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City Schools Graded "F" in Attendance, Report

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    NEWSLETTERS

    Chicago Public Schools fail to make the grade when it comes to attendance, according to a report that graded city schools with an “F” in that category.
     
    Nearly 32,000 Chicago students in public elementary schools missed four weeks or more during the 2010-11 year, according to a Chicago Tribune report. That’s roughly one in eight students, which is why the report graded city schools so low.

    Information for the report was based on internal attendance data focusing on excused and unexcused absences for about 247,000 elementary-level CPS students, Tribune reported.

    Those numbers only scratch the surface of the problem because officials only count attendance for students who are actively enrolled, according to the report. Tribune reported thousands of students whose absences were not counted because they were enrolled late, pulled out early or lost time transferring between Chicago schools.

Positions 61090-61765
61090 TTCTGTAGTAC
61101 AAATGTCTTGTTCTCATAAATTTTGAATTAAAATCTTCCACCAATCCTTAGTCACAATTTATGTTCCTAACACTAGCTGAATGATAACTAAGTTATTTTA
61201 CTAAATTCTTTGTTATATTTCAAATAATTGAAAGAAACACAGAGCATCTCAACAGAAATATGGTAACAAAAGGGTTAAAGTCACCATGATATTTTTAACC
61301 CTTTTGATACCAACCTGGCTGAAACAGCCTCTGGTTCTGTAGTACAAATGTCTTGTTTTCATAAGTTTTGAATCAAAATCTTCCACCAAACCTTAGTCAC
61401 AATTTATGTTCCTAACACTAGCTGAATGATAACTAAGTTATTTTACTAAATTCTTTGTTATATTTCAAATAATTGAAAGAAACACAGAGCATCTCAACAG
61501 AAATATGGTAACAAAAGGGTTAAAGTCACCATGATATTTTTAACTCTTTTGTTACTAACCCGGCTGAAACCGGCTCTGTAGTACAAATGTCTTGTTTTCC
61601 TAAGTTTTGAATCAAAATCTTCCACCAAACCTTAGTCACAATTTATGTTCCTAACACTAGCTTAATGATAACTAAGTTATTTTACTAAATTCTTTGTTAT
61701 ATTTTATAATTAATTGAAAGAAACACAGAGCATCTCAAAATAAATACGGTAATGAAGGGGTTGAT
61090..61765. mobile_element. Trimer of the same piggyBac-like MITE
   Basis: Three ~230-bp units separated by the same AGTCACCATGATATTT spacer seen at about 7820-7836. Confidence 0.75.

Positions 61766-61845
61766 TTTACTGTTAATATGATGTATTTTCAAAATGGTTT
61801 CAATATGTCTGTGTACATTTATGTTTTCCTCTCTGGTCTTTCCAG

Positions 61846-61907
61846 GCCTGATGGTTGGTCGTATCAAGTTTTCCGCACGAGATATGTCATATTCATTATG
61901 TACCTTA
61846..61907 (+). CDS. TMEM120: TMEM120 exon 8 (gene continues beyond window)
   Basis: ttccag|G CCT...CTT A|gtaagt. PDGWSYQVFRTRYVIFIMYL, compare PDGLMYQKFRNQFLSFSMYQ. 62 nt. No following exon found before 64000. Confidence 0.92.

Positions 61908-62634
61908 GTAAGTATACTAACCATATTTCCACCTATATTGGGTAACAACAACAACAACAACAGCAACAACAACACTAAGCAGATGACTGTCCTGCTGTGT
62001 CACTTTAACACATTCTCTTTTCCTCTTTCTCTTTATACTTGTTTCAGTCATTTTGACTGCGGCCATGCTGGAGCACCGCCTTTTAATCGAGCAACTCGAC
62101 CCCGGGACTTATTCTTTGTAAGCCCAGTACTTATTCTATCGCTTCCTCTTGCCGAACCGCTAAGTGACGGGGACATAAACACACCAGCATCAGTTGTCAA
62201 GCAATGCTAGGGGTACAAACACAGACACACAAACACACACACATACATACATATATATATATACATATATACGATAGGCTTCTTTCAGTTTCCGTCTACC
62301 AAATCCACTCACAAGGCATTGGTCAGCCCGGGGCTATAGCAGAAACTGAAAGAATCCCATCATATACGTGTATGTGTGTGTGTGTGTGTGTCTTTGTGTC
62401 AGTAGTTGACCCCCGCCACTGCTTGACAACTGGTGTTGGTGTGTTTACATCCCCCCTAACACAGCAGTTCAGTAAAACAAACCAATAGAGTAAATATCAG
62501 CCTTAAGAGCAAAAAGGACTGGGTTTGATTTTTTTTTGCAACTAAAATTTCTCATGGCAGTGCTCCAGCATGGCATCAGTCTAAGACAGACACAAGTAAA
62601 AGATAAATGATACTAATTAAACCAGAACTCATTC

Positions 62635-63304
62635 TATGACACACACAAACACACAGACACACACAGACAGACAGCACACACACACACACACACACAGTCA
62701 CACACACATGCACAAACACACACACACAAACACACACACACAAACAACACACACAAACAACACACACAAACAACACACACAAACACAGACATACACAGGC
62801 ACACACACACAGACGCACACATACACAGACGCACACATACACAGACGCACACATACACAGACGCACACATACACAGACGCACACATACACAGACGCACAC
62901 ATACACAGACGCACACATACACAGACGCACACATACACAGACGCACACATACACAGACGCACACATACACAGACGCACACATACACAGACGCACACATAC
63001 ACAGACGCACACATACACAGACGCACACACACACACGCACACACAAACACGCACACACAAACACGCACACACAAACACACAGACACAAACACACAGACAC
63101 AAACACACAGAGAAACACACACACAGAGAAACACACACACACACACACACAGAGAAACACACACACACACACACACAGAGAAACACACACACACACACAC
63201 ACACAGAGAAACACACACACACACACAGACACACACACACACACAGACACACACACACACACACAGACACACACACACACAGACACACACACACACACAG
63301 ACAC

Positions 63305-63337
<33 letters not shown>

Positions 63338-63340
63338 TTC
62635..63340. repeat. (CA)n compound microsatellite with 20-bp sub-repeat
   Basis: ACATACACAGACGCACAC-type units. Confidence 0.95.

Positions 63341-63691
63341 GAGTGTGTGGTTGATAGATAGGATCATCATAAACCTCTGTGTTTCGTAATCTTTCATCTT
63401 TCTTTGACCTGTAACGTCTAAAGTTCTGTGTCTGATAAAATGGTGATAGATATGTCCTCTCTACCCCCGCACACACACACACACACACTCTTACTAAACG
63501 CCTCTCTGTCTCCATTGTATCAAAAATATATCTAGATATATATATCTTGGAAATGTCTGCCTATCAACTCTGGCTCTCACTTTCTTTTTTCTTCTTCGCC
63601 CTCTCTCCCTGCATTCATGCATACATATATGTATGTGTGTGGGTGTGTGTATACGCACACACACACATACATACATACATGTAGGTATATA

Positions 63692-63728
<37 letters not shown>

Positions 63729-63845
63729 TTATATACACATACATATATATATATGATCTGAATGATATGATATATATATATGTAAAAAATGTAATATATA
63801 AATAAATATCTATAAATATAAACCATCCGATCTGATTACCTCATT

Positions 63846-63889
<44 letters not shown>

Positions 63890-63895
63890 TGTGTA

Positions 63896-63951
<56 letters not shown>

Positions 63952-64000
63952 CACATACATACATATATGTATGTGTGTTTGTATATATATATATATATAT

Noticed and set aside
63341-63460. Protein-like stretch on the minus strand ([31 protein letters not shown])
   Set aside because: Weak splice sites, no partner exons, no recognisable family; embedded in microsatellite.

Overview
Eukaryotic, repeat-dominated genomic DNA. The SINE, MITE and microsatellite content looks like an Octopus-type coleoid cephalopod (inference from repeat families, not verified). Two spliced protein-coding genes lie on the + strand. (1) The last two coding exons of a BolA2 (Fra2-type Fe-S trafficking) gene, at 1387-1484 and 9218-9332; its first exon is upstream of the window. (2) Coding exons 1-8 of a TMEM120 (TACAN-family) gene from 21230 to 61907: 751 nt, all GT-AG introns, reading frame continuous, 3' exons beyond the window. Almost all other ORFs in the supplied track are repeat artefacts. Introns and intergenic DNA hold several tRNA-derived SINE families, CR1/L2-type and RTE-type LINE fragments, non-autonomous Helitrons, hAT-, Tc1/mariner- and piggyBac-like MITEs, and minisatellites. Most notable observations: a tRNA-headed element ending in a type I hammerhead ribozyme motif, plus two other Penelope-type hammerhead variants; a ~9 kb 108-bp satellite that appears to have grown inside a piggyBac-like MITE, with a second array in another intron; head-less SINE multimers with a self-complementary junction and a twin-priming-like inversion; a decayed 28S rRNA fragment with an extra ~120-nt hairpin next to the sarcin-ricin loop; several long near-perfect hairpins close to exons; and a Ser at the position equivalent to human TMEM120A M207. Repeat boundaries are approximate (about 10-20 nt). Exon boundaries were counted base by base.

The report provides new insight into a school system plagued by turnovers and a strike, all in one year. Currently, the new CPS CEO Barbara Byrd-Bennett has been working on a list of schools that will close. On Nov. 2, she asked for an extension until March to provide the list.

    CPS CEO Seeks Delay in School Closings Report

    [CHI] CPS CEO Seeks Delay in School Closings Report
    Barbara Byrd-Bennett wants to wait until March 31 to release the list, but the extension would first need state legislature approval. Emily Florez reports.

    Teachers have been worried the district is secretly planning to close up to 100 schools in an effort to save money, and the issue is shaping up as the next big fight with the Chicago Teacher's Union.  On that same day Byrd-Bennett asked for the extension, parents and activists held a demonstration outside of City Hall. Nearly a dozen of the protesters were arrested.

    Byrd-Bennett is the CPS’s fourth chief in less than two years. She stepped into the role hours after her predecessor Jean-Claude Brizard announced his resignation. During the strike negotiations with the Chicago Teachers Union, she served as CPS' chief education adviser and remained vocal throughout strike.

    Thousands of teachers in the nation's third-largest school district walked off the job on Sept. 10 after more than a year of slow, contentious negotiations over salary, health benefits and job security.

    Read the full report at Chicago Tribune.